According to the British "Daily Mail" reported on August 13, hackers can use malware to control ATMs through the "first prize" program, which can steal millions of dollars from within a few days. Small banks have a low safety factor and are said to be the most vulnerable.
US intelligence agencies warned banks that the global ATM machine will face serious hacker threats in the next few days. The US Federal Bureau of Investigation (FBI) issued a confidential alert on the 10th to warn cybercriminals that they are planning to implement a global "debt conspiracy" to use malware to control ATMs and steal millions of dollars. Among them, the small banking security system is not so complicated and is considered to be the most vulnerable to "top prize" technology attacks.
The FBI warned: "The FBI has received unclear reports that cybercriminals plan to implement global ATM withdrawals in the next few days, which may be related to unknown card issuer violations."
Krebs On Security, a well-known security website, reports that criminals can make "fraudulent copies" of bank cards by installing data on reusable magnetic stripe cards.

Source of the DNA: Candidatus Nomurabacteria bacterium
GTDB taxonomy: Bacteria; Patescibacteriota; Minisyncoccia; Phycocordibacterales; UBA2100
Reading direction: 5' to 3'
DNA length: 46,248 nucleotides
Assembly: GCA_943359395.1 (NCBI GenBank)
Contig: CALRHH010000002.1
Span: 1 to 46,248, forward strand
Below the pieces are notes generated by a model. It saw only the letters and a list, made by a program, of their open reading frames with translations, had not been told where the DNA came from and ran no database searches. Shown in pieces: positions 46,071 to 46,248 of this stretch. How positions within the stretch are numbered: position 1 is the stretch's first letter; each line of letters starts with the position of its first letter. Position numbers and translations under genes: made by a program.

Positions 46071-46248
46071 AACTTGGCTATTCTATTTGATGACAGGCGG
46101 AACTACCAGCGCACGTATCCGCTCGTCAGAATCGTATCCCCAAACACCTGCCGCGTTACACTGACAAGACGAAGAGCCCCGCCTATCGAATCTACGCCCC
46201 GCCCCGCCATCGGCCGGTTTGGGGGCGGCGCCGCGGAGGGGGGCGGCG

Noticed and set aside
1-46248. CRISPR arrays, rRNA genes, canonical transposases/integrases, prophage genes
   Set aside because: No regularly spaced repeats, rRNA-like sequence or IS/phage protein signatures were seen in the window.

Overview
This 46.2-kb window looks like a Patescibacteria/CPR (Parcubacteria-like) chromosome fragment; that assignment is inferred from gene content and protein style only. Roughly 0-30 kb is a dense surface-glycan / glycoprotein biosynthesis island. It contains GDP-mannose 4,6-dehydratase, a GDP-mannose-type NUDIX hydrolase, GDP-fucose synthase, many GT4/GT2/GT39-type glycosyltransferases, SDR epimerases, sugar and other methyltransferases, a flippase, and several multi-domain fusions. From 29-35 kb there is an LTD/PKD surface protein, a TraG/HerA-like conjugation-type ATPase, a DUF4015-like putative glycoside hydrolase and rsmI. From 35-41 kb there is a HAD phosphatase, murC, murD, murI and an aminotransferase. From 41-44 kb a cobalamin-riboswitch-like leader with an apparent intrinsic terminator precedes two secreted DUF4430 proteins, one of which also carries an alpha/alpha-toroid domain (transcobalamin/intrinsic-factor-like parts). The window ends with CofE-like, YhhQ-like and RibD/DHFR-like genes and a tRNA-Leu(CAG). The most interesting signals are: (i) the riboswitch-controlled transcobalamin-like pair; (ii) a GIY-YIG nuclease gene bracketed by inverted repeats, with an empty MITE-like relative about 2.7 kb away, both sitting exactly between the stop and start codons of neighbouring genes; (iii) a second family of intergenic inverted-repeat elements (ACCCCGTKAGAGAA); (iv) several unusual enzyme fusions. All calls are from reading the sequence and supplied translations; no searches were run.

Hacking attacks can affect banks around the world, including Barclays Bank and HSBC, which have huge overseas interest rates. These banks are considered to be aware of the dangers of “top prize” technology. According to reports, earlier this year, a hacker gang stole more than $1 million by attacking US ATMs. From the Gulf Coast to New England, there have been many thefts in the United States, in which hackers attacked ATMs and quickly spit out large amounts of cash. Officials said in January that the series of attacks was the first large-scale jackpot event in the United States.
In January, the bank received a reminder from the US Secret Service that ATMs running Windows XP were more vulnerable and encouraged ATM operators to update their systems to Windows 7 to prevent attacks.
Before hackers stole bank card numbers and online banking vouchers, they are now turning their attention to a more profitable banking network. Not only do they have access to ATM machines, they also have access to electronic payment networks. Cybercriminals attacked ATMs remotely in more than a dozen countries in Europe in 2016.